How Michael Jordan Made Everyone Pay Attention to All-Star Sneakers
George Gervin, appearing in his 12th and final All-Star game, was quoted as saying, “Michael is a rookie and he has a lot to learn, just like we all did.” Jordan learned his lesson, all right. But it may not have been the one Gervin—who would find himself Jordan’s teammate in Chicago the following season—was talking about. When the first Air Jordans released that April, they sold out immediately.
After missing the All-Star game and dunk contest the following season due to a broken foot that sidelined him for much of the season, Jordan made his return in 1987 in triumphant fashion. He left the Nike warmups at home, but once again broke out two different pairs of his signature sneakers, wearing the white, black and red Air Jordan IIs as he won his first dunk contest, then a white and red pair in Sunday’s game, where he scored 11 points on 12 shots in an East loss. Seattle’s Tom Chambers won MVP. The All-Star sneaker trend that Jordan established in 1985 was locked in in 1987, but this was just setting the table for 1988.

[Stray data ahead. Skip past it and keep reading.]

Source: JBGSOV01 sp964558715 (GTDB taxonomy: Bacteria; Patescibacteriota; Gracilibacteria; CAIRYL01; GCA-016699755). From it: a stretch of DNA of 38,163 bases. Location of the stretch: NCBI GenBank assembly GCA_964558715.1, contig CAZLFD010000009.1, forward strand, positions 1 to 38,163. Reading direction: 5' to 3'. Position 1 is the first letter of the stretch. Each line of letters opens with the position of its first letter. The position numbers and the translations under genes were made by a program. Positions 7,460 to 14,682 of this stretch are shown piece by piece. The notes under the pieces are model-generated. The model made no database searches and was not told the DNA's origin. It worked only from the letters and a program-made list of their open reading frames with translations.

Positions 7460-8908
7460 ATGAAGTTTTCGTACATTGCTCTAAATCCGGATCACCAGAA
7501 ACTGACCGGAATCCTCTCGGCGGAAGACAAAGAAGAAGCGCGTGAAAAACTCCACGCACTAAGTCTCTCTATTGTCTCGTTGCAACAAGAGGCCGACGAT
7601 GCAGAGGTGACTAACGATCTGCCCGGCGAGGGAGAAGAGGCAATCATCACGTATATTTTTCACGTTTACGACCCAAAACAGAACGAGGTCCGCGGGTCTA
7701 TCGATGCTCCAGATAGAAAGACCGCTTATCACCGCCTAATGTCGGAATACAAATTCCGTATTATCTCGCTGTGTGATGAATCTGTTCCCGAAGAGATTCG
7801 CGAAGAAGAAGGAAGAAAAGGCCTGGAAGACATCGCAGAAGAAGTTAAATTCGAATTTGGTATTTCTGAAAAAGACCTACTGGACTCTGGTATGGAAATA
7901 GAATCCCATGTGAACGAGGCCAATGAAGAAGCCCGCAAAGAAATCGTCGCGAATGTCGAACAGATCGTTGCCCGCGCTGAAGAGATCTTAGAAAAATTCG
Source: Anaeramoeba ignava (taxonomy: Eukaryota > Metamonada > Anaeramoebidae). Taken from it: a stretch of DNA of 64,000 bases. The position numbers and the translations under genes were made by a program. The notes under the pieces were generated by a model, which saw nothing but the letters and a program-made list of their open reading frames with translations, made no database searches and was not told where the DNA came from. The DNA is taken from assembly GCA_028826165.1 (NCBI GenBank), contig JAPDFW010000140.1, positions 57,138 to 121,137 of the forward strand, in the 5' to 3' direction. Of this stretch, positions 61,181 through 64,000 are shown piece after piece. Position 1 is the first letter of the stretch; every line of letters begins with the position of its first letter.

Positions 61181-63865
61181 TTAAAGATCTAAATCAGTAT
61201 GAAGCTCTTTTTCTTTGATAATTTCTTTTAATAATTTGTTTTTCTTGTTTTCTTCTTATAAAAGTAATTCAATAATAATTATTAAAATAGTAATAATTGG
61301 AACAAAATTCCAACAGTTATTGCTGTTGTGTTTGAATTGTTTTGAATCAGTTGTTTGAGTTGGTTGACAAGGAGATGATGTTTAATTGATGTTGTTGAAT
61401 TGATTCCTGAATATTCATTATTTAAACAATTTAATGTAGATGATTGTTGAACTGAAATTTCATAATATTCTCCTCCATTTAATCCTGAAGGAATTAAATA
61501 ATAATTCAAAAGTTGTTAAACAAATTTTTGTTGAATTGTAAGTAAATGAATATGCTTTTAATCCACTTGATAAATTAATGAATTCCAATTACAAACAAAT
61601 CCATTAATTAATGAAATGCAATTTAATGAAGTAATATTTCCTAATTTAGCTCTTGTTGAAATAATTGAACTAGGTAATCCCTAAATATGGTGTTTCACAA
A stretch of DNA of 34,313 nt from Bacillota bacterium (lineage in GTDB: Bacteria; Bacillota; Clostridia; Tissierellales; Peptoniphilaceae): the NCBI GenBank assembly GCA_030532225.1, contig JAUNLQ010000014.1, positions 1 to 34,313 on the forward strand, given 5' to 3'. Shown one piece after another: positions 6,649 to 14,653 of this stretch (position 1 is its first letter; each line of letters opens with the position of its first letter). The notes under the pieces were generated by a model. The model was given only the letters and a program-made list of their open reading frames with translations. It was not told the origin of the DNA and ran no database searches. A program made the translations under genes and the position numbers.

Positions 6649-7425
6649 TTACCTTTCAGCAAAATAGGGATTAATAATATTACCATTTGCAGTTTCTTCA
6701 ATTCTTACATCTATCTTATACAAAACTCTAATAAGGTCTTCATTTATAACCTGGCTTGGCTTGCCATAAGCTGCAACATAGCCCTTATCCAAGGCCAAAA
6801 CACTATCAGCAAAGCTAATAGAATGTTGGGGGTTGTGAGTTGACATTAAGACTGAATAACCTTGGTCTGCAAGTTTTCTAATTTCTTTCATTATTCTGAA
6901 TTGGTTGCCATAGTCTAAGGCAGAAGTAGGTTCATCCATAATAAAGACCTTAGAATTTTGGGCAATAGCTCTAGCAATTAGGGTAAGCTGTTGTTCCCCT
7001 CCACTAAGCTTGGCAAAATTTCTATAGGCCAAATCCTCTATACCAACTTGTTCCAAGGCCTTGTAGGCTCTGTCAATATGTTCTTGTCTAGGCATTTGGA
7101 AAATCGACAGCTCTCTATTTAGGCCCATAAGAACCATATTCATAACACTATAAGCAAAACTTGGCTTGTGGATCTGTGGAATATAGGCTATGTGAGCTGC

What would prove to be the most pivotal year in Air Jordan—and, at least up to that point, Michael Jordan—history started exceptionally well, no matter how you consider it. He scored 36 points in the first game of the 87-88 season, and posted a triple-double (25 points, 10 rebounds, 10 assists) in the first game of 1988. With the All-Star Game set to take place in Chicago for the first time since 1973, Jordan and Nike had big plans.
via @Complex Sneakers